The group gets fiesty during Ultimate 200km course recon filming.
I didn’t know I’d be back so soon. Just 2 weeks ago, I was invited back to Costa Rica and was ecstatic to make my return. A man named Juan Carlos Villa Solano decided that mountain bike racing in Costa Rica needed to be something more than the famous La Ruta. Last year was my first time in Costa Rica to race La Ruta. I met some really great friends, Federico and Ligia who ensured I had such a wonderful time that I would have to come back to their beautiful, dynamic, ardent country. Ticos (a self-appointed slang term by Costa Ricans) are some of the most vivacious, animated, friendly people on the planet. Fast-forward 10 months and I was once again stepping off the plane in San Jose, Costa Rica.
Juan Carlos and his sharp brown-eyed wife, Laura were waiting for me at the airport with warm smiles. Juan Carlos had his first vision of what he needed to do for mountain biking in Costa Rica and executed it at the end of August. It was the first 100 mile mountain bike race in Latin America called the Rincon de La Vieja. It is the only single day race to navigate around a stirring, active volcano, punished riders with unrelenting climbs, offered enchanting cloud forests, and topped off with a total elevation gain of 10,862’. My teammate raced it this year. You can bet I’ll have that number plate zip-tied to my bike next August. Juan Carlos didn’t ask me to come to Costa Rica to talk about the Rincon, he invited me to talk about another new budding brainchild begging to get out.
The weather in Costa Rica can change quickly into a torrential downpour, and downpour it did! Pictured is Teammate Jeff Kerkove.
For 2014, there will be another ultra endurance race in Costa Rica. Some sections will be just a stone’s throw away from the Nicaraguan border. It’s called the Ultimate 200km; a 124 mile dirt challenge in the saddle. My teammate, Jeff Kerkove and I met with Juan Carlos and some other Ticos to do some video filming of sections of the race. Our 3 day trip involved a boat ride on a river through the jungle with our bikes, marching through tepid rivers in front of a camera, riding through full sprouting fields of rice, red dirt contrasted with angry black skies, cold Imperial, many Platanos, and plenty of Pura Vida.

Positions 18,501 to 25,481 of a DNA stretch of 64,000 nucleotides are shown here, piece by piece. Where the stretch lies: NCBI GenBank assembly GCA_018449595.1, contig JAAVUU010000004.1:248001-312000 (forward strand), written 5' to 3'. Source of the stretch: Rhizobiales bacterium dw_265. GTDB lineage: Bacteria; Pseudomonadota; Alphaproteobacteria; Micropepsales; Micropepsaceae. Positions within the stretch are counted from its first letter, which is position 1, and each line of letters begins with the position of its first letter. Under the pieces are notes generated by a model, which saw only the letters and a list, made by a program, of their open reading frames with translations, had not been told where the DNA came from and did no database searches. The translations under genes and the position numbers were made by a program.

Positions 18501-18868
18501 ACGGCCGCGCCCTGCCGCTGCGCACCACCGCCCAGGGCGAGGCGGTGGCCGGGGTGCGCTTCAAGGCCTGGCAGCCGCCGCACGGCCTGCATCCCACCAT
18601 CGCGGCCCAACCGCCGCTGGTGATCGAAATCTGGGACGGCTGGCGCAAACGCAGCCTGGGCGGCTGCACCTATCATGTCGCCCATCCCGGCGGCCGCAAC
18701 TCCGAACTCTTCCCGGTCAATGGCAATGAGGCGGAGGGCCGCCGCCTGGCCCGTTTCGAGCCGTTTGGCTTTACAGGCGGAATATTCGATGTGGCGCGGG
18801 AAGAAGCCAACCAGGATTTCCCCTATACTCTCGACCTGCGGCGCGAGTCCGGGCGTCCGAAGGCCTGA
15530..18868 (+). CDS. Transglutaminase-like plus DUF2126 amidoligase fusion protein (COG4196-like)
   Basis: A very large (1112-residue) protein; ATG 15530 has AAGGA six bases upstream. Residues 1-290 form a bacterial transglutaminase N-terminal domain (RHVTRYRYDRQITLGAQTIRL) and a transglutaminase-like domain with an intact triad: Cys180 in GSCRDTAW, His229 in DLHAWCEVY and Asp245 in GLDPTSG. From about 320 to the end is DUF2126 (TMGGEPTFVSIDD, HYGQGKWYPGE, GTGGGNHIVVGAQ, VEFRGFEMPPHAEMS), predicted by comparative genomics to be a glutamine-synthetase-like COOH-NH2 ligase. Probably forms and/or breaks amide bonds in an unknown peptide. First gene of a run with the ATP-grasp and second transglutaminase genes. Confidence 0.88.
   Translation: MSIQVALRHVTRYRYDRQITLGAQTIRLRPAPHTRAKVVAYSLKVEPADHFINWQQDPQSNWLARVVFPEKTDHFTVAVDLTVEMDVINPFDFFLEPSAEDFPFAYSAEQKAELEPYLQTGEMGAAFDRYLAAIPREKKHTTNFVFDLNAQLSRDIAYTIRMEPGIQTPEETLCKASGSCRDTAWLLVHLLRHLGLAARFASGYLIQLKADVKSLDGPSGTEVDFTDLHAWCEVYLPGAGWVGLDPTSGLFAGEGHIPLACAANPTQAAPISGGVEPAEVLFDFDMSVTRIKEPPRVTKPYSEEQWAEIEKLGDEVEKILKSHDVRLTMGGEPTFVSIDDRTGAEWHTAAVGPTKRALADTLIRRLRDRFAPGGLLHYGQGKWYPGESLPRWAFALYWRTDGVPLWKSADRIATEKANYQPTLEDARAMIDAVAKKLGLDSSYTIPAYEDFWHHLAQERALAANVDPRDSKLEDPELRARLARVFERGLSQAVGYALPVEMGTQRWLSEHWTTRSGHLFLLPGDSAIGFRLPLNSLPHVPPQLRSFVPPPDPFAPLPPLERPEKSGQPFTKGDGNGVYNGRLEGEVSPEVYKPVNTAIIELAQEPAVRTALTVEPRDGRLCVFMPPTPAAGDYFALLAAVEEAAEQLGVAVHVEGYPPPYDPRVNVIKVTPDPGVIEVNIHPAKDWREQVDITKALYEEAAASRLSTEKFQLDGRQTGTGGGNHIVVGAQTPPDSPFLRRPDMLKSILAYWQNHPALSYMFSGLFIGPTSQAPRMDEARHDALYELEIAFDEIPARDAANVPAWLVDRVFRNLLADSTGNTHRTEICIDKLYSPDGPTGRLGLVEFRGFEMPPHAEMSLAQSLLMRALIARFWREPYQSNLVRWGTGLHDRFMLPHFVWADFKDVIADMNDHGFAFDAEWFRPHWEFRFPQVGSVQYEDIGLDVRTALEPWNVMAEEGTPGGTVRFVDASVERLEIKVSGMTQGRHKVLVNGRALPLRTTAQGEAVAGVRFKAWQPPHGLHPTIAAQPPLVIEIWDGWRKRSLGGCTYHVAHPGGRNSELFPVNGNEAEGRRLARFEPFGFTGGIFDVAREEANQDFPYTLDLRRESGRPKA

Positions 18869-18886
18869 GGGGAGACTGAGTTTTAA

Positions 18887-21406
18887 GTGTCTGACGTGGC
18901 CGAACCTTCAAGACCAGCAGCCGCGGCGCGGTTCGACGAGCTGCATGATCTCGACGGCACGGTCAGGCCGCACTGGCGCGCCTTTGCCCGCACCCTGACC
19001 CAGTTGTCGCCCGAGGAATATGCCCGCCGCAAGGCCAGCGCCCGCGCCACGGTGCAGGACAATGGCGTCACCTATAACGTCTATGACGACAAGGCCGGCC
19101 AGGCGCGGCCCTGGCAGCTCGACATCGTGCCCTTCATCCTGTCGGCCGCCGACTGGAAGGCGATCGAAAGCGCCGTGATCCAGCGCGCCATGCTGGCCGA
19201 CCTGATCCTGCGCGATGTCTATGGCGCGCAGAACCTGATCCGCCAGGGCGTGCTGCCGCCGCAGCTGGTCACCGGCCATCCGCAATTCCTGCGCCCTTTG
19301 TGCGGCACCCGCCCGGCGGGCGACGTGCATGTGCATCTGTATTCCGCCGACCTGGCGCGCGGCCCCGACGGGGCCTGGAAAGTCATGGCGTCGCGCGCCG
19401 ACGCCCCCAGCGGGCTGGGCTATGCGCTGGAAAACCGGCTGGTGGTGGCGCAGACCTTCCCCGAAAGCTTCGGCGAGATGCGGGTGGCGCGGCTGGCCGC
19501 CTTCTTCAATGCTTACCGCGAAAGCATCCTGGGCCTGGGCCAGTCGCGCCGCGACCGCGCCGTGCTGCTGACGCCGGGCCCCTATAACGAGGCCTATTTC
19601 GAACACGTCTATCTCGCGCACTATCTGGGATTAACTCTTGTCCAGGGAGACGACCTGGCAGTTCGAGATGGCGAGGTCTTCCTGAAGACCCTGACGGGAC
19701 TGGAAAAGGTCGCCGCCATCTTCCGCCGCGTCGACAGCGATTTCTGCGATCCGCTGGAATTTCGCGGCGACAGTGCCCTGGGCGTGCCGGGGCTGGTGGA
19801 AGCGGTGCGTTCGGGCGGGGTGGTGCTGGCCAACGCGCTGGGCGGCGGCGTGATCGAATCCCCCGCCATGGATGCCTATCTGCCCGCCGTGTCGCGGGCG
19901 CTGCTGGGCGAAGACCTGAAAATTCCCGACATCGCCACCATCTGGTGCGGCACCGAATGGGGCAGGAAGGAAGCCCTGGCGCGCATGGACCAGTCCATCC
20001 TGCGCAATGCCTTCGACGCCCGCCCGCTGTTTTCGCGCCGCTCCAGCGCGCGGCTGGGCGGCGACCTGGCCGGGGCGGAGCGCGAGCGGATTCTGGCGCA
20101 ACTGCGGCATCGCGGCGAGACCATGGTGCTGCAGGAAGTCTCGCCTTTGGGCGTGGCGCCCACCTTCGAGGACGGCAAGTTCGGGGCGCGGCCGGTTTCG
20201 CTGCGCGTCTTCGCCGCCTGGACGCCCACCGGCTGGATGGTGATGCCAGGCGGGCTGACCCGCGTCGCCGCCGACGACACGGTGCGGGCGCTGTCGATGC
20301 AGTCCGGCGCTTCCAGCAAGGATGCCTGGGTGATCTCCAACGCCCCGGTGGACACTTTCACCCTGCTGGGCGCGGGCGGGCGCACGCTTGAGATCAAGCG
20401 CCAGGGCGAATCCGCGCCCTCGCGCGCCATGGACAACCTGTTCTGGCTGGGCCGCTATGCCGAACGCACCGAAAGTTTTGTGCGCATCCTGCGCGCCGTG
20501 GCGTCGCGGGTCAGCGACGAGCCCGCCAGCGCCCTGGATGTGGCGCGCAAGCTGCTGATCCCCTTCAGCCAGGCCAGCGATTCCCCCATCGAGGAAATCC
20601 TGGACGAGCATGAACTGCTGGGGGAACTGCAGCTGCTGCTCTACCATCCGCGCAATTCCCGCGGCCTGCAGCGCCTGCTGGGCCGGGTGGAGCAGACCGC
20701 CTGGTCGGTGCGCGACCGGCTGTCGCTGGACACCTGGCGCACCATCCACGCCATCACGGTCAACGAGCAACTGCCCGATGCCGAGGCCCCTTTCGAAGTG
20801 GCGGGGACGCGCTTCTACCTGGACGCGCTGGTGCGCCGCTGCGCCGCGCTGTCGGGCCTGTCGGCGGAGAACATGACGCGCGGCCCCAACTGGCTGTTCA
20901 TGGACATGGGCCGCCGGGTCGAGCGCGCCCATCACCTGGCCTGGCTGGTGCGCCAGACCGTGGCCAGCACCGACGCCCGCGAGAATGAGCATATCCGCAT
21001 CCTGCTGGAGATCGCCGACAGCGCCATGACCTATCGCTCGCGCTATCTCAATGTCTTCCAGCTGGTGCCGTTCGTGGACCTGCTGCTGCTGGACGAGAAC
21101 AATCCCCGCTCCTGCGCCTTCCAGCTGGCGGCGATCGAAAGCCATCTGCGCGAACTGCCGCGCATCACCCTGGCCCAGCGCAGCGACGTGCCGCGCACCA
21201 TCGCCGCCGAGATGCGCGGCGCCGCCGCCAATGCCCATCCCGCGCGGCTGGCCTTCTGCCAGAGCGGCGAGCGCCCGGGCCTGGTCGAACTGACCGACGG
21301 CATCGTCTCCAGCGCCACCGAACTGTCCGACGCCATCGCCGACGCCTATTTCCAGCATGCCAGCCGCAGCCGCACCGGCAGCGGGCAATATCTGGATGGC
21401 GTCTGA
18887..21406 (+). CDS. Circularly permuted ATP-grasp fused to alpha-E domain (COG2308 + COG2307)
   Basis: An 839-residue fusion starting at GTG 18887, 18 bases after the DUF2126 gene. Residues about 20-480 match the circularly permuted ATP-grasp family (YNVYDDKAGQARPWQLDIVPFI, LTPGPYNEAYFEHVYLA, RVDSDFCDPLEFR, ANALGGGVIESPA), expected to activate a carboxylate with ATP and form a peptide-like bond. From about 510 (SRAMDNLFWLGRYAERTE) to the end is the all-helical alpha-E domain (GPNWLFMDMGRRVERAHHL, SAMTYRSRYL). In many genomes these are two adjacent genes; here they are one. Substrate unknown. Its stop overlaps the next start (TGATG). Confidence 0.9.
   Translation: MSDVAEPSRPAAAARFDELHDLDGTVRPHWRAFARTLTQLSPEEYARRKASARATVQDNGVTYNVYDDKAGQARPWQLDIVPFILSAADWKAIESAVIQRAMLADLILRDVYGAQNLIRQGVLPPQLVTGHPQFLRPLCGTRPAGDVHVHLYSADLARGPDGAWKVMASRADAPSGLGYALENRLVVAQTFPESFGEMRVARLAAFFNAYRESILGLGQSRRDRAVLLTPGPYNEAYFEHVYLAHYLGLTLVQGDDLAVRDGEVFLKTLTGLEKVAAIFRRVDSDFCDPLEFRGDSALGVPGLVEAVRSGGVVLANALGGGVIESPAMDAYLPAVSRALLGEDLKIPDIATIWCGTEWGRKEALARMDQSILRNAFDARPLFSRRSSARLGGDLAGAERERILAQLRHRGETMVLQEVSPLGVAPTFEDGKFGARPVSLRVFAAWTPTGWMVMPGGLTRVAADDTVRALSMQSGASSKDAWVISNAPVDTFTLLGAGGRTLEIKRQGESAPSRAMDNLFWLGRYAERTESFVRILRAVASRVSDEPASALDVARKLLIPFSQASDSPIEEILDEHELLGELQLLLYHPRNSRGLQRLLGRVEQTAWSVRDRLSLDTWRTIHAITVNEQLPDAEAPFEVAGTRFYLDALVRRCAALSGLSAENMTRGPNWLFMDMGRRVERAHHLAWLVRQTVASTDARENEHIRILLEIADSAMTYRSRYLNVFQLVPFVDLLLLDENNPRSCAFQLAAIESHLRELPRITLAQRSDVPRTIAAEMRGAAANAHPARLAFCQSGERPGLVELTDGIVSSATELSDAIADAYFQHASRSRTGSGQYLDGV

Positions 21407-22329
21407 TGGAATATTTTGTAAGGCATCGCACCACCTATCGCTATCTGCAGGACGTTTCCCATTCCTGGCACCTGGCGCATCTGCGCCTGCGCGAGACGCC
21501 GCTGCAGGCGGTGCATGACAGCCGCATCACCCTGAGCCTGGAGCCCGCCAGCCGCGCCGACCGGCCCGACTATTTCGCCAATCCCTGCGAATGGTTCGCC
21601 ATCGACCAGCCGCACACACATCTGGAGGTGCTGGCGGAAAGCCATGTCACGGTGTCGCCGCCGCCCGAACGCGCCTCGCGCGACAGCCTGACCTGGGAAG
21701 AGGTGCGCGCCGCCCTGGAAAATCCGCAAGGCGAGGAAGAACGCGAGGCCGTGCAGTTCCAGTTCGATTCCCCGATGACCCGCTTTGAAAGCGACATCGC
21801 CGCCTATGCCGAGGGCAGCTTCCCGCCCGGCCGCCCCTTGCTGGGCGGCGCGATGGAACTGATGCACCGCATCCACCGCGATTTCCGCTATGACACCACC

Taking a boat ride down a river with bikes. At the finish of the Ultimate 200km, people will ride in a boat downstream with jungle on either side.
When you hear about Costa Rica, people always talk about the beach or the surfing. What they might not tell you is that there are mountains everywhere, 6 active volcanoes, 61 dormant volcanoes, and incredible food. That means not only can you go to Costa Rica to enjoy much needed beach time, but you can mountain bike too.
Shocking to look into the crater lake of an active volcano.
We had time to go to Volcan Poas, a very active volcano bubbling sulfur and smoke out of its crater lake at 8,885’. We made it to the viewing site just one minute before it was was swallowed by an enormous monsoon rain cloud. I could see the grays and reds looking into the hot mouth of the volcano; within moments it was gone.
Later that day, we enjoyed typical Costa Rican food including fried plantains, fried yucca, tilapia, Juan Carlos’ special homemade hot sauce, coconut rice, and black beans. Let’s not forget the array of fresh tropical fruit blended juices. My favorite was Guanabana. They blend the whole fruit with ice and a little sugar.
Rice, black beans, potato, fried plantains, and omelette.
I can’t wait to be back, load my breakfast plate with Gallo Pinto and that gloriously rich local coffee, and ride my ass off.